- About Us
Beef Production for Small Farms (Oregon State University)
Beef production is a large and important segment of American agriculture and one of the largest industries in the world. For people who own land but work full-time off the farm, a beef enterprise can be the least labor-intensive way to utilize their land. A cattle enterprise can use family or surplus labor. Calving, weaning, vaccinations, castration, and weighing can be planned for times when labor is available
Animal Welfare: Understanding and Addressing Issues Related to the Well-being of Livestock (Oregon State University)
The goals of Oregon livestock producers are parallel to those of the American Dream—to enjoy an occupation of raising livestock, provide for their families, be independent, and avoid unwarranted criticism and interference. For Oregon livestock producers to stay in business and remain on the ranch, they must be efficient, responsible producers.
Rotational grazing is periodically moving livestock to fresh paddocks, to allow pastures to regrow. Rotational grazing requires skillful decisions and close monitoring of their consequences. Modern electric fencing and innovative water-delivery devices are important tools. Feed costs decline and animal health improves when animals harvest their own feed in a well-managed rotational grazing system. Included are lists of resources for further research
Breeds, Reproduction & Calving
Choosing and Managing Young Bulls (Oregon State University)
Over time, bulls provide 90% of the genetic change in most beef herds. A producer should carefully plan the selection and subsequent management of young bulls. Purchasing young bull calves has become an economic reality in the beef industry.
Calving Difficulties in Beef Cattle (Oregon State University)
Calf death at or shortly after calving results in losses of over 3.5 million calves annually in the United States. About 45% of these losses are caused by dystocia (delayed and/or difficult parturition). The two principal factors involved in dystocia are size of calf and age of cow.
Weaning Management for Calves (Oregon State University)
The main objective of a weaning program is to get the calves separated from their mothers and on their own as simply and efficiently as possible.
Raising Newborn Calves (Oregon State University)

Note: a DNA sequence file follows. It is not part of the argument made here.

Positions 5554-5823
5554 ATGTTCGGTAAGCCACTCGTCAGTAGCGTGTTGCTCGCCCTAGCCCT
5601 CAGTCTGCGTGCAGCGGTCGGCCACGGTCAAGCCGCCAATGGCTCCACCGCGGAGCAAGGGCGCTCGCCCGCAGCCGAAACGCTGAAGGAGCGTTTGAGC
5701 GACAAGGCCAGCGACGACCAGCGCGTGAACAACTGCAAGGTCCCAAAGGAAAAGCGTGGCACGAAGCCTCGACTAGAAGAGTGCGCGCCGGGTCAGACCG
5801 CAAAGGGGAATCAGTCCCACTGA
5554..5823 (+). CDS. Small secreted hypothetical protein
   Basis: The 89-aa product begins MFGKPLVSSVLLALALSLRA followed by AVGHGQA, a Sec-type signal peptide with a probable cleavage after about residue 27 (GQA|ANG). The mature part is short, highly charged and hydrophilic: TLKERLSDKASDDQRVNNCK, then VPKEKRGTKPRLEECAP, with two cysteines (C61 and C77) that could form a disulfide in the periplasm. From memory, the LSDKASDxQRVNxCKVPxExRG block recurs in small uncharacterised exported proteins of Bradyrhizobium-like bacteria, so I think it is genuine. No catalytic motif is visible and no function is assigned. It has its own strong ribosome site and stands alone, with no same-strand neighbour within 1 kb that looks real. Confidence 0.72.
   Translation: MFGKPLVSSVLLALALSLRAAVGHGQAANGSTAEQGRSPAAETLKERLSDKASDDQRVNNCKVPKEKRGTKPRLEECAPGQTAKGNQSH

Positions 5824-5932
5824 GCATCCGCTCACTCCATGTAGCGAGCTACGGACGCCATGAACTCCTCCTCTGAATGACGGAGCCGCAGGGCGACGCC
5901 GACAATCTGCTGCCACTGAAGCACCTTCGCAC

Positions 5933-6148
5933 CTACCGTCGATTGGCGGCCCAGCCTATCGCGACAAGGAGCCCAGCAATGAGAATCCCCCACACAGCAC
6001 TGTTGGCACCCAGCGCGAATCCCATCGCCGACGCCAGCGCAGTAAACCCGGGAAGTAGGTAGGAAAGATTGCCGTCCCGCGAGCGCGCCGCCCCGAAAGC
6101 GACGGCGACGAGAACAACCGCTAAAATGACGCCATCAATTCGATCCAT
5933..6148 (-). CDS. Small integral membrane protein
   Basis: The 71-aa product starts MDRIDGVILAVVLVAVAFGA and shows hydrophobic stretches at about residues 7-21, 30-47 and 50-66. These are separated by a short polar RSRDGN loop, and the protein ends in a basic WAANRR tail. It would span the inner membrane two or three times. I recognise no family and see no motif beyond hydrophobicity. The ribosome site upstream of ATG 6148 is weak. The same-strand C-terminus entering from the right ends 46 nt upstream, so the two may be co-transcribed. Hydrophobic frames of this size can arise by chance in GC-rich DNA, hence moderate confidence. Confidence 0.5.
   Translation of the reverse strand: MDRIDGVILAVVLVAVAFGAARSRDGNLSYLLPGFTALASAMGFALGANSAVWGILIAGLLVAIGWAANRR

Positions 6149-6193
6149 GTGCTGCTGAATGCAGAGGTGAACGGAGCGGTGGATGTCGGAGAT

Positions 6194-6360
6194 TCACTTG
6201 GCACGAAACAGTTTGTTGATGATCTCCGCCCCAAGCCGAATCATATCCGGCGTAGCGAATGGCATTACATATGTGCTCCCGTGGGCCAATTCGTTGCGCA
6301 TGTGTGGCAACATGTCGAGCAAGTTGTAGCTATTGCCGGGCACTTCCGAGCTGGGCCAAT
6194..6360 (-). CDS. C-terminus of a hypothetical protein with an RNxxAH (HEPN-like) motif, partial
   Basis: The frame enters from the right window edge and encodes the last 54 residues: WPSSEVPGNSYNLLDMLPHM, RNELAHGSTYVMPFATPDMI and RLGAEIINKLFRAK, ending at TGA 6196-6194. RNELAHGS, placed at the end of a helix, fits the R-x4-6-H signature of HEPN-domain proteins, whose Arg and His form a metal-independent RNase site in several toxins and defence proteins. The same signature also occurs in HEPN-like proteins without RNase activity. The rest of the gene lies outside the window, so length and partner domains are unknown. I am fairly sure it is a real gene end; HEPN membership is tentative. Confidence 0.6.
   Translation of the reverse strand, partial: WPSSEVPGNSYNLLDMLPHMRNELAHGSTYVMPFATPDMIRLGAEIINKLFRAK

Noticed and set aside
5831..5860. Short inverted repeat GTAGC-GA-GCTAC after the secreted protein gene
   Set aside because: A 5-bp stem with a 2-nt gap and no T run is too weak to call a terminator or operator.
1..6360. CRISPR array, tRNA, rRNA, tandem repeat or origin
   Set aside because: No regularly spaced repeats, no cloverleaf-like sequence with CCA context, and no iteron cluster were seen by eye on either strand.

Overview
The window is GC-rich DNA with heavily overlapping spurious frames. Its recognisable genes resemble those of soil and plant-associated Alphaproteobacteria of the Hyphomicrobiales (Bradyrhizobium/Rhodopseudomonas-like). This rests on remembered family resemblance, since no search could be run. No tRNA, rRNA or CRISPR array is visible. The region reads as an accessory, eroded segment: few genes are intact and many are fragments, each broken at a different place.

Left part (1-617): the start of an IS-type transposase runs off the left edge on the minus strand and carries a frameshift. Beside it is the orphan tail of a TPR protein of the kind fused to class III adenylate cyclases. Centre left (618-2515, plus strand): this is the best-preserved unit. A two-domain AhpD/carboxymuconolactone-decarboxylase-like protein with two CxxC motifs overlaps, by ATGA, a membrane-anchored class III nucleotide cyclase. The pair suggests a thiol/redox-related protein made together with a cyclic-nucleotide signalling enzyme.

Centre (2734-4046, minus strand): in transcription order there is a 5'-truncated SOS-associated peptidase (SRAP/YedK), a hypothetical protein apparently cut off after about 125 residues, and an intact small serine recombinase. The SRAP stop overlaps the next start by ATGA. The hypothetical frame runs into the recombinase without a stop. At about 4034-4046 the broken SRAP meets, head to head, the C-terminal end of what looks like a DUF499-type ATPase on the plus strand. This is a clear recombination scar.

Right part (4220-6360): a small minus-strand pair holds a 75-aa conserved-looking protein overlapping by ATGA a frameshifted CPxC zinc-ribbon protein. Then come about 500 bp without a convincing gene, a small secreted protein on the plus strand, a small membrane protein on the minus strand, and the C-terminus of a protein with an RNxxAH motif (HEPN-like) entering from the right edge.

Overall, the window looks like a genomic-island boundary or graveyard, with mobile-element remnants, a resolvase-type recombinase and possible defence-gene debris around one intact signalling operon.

There several reasons for raising calves without their mothers. Occasionally, a cow dies giving birth or doesn't produce enough milk to support a growing calf. Some people buy calves to raise for beef and use grass grown on a few acres.
This site is intended as an educational and informational resource on breeds of livestock throughout the world.
Calving School Handbook (Oregon State University)
Focus on the calving process, the mechanisms associated with this event, information and management options of calving difficulties.
Beef Cattle Nutrition Workbook (Oregon State University)
An interactive workbook to be used in conjunction with Oregon State University Extension Service Winter Nutrition Programs for beef producers.
Evaluating Grain for Livestock Feed (Oregon State University)
Producers need to develop "a good eye" for grain quality. Our purposes here are to define those grain characteristics that you can visually evaluate and to discuss their importance in determining the feed value of a grain.
Provides managers with tools and references to consider biological and climatological variables and make decisions that ensure the ecological and economic viability of a grass-based ruminant livestock operation.
Feeding For Rebreeding (Oregon State University)
Good nutritional status is one of the most important factors in successful reproduction. In this article I will review the nutritional demands, the nutrient requirements, and the nutrient content of common feeds for mature cows and first-calf heifers after calving and into the breeding season.